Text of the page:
The Founding Fathers and Fashion | HumorOutcasts

The Founding Fathers and Fashion

July 6, 2018
By

Men wore clothes that were as colorful as the ladies’ garb.  One male fashion  plate in New York ordered a suit of “superfine scarlet plush and a vest of light  blue splash.”

                                                          What Life Was Like in 1776, Thomas  Fleming

 

We were sitting in Independence Hall, waiting for the final version of the  Declaration of Independence to come back from Congress.  As you can imagine,  it’d been a long wait.  Talk about a horse designed by committee!  Jefferson had  dashed off a first draft in two shakes of a lamb’s tail, then had gone out to  pick up his dry cleaning.  He wanted to be wearin’ his superfine lime green  MacDaddy Founding Fathers lounge suit when it came time to read his “We hold  these truths to be self-evident” gag from the balcony, and who could blame  him?

Now things were bogged down in minutiae.  I can’t believe they wasted a half  hour debating the “Oxford comma” in the clause “He has plundered our seas,  ravaged our Coasts, burnt our towns, and destroyed the lives of our people.”   Put it in, take it out–who cares?  Nobody’s going to be reading the thing in 242 years anyway.

My only quarrel was with “Life, Liberty and the pursuit of Happiness.”   Shouldn’t we say “and the pursuit of truly superfine, bad-ass clothes with  honking big hats and walking sticks?”  I mean, what’s the point of having a  revolution if you can’t be a fashion revolutionary?  All men may be created  equal, but not all clothes–you dig what I’m sayin’?

Uh-oh–here comes John Adams, that disputatious little jerk from  Massachusetts.  What’s he wearing?  Oh . . . my . . . freaking God.  He looks  like a John Daly wannabe heading to the 19th hole after a round of golf at the  Presidents Course in Quincy, Mass.  Talk about South Shore Tacky!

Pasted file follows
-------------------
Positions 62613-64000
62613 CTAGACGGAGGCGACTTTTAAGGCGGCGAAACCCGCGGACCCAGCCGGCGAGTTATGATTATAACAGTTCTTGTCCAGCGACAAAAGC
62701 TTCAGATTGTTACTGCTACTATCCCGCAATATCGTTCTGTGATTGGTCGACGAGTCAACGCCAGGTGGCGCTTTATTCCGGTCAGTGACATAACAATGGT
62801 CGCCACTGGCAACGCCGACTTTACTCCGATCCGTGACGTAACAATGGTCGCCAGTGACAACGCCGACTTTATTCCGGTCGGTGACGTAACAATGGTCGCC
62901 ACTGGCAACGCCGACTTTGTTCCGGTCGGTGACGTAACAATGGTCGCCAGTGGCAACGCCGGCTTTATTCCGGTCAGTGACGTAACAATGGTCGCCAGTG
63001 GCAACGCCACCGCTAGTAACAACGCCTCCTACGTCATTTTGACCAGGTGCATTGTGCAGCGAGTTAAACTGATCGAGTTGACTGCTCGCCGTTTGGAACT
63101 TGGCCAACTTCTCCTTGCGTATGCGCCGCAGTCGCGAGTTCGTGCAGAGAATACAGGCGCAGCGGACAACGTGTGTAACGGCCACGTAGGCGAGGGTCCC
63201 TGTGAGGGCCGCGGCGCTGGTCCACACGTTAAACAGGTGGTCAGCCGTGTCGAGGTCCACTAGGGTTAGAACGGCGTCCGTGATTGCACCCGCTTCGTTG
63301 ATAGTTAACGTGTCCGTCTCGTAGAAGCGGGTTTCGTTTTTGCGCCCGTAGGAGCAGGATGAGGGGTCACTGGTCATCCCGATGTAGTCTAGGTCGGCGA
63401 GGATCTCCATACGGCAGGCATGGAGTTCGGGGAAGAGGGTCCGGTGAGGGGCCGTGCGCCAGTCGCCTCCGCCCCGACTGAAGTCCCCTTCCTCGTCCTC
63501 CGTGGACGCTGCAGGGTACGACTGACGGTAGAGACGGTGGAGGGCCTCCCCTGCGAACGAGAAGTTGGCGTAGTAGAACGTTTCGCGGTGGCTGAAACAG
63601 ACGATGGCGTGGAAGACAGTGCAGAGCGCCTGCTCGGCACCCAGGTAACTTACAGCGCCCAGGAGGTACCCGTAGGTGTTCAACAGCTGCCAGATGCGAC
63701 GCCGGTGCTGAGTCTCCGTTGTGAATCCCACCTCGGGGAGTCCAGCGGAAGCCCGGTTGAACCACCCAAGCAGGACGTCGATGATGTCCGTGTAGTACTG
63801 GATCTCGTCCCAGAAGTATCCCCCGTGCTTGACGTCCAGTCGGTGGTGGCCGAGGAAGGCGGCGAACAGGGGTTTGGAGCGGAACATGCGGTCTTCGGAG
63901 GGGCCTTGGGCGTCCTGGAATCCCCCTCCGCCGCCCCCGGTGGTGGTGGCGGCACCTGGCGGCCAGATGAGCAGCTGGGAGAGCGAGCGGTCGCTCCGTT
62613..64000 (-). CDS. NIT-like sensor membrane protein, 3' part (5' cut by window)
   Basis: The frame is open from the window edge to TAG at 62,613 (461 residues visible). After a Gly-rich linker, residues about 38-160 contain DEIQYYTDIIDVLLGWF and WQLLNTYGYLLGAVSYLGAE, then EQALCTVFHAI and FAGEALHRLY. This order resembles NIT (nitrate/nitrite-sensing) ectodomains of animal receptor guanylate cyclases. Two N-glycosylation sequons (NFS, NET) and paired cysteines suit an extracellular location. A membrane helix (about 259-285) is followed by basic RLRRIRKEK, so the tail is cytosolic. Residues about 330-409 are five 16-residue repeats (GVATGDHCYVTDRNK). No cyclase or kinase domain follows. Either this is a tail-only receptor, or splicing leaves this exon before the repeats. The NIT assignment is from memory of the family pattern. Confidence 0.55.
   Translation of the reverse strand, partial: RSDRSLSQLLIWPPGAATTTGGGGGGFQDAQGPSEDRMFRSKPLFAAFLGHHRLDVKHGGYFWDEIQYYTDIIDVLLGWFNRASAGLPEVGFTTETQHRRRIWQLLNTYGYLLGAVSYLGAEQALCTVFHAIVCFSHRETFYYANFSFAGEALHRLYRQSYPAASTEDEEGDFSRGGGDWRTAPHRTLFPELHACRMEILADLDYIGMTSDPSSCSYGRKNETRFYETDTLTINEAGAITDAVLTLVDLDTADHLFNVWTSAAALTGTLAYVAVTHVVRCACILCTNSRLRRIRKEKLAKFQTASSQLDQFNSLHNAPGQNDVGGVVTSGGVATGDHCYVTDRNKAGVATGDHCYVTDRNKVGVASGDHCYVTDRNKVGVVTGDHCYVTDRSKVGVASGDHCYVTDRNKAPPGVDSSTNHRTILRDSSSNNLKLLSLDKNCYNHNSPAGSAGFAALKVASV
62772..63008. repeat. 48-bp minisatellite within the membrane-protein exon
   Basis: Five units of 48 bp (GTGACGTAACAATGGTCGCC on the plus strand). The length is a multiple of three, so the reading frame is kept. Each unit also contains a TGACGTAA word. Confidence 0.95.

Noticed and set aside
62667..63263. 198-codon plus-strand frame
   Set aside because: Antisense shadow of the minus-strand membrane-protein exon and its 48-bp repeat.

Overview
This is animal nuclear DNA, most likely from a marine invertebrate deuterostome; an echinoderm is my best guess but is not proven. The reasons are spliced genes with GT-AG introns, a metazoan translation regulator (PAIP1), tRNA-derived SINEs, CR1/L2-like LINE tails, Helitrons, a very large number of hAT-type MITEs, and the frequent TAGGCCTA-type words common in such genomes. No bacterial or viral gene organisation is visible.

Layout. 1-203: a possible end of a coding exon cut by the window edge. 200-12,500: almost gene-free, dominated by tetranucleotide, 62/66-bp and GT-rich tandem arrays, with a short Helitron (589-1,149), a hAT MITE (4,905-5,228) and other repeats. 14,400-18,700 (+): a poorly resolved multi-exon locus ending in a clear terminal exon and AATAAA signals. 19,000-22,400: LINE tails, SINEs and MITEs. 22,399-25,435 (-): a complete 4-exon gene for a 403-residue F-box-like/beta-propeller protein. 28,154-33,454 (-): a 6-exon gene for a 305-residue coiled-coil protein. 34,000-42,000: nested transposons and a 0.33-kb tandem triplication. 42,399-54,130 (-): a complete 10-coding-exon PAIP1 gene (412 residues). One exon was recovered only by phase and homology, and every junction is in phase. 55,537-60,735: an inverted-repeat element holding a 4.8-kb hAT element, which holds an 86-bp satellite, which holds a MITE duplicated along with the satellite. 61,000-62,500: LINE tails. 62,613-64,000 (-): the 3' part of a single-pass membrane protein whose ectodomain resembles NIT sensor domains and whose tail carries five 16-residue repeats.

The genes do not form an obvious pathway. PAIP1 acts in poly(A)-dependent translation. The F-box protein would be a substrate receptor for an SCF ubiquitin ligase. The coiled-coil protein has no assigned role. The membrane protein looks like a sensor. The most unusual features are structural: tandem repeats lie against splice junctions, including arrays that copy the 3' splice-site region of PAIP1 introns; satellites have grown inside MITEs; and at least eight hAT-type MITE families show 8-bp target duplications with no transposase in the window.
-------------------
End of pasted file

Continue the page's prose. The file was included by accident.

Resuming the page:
John Adams: First rule of business fashion: Never brown in  town.

 

What’s he talkin’ about?  We don’t need a Declaration of Independence because  Parliament in the Prohibitory  Act did bladda bladda whatta whatta?  Why is he always so . . . angry, and  uptight?  If they hadn’t thrown all that tea in Boston Harbor they wouldn’t have  the coffee jitters.  Hey Adams–switch to decaf, would ya?  Don’t be bringin’  that Hooters Tour shit in here–we’re trying to declare our independence from  hidebound haberdashery conventions of the old world!  Go burn a witch–you’ll feel better.

What a sorehead.  Here comes Jefferson–now there’s a man with  style.  Good taste in wine and wenches.  Let’s see who he’s wearing.   Ab-so-lute-ly stunning!  A fur collar–what a fashion breakthrough!  I hold that  stylin’ truth to be self-evident, that’s fo sho!

I can just imagine a future American President in the White House telling a  gathering of award-winning designers that he’s present at probably the greatest  concentration of fashion talent in this house except for perhaps those times  when Thomas Jefferson ate alone.

Con Chapman

I'm a Boston-area writer, author of two novels (most recently "Making Partner"), a baseball book about the Red Sox and the Yankees ("The Year of the Gerbil"), ten published plays and 45 books of humor available in print and Kindle formats on amazon.com. My latest book "Scooter & Skipper Blow Things Up!" was released by HumorOutcasts Press last year. My humor has appeared in The Atlantic, The Christian Science Monitor, The Boston Globe and Barron's, and I am working on a biography of Johnny Hodges, Duke Ellington's long-time alto sax player for Oxford University Press .

More Posts - Website - Twitter - Facebook - Google Plus - YouTube

Share this Post:


User Login

New Release
How to Write and Share Humor
By Donna Cavanagh Published by HumorOutcasts Press

Available in Paperback and Kindle


New Release
Lite Whines and Laughter: Mild Rants and Musings on the Mundane
By Lee Gaitan and HumorOutcasts Press

Available in Paperback and Kindle



New Release
It Comes From Within: Living with Bipolar Illness
By Michael Solomon. and Shorehouse Books

Available in Paperback and Kindle



Archives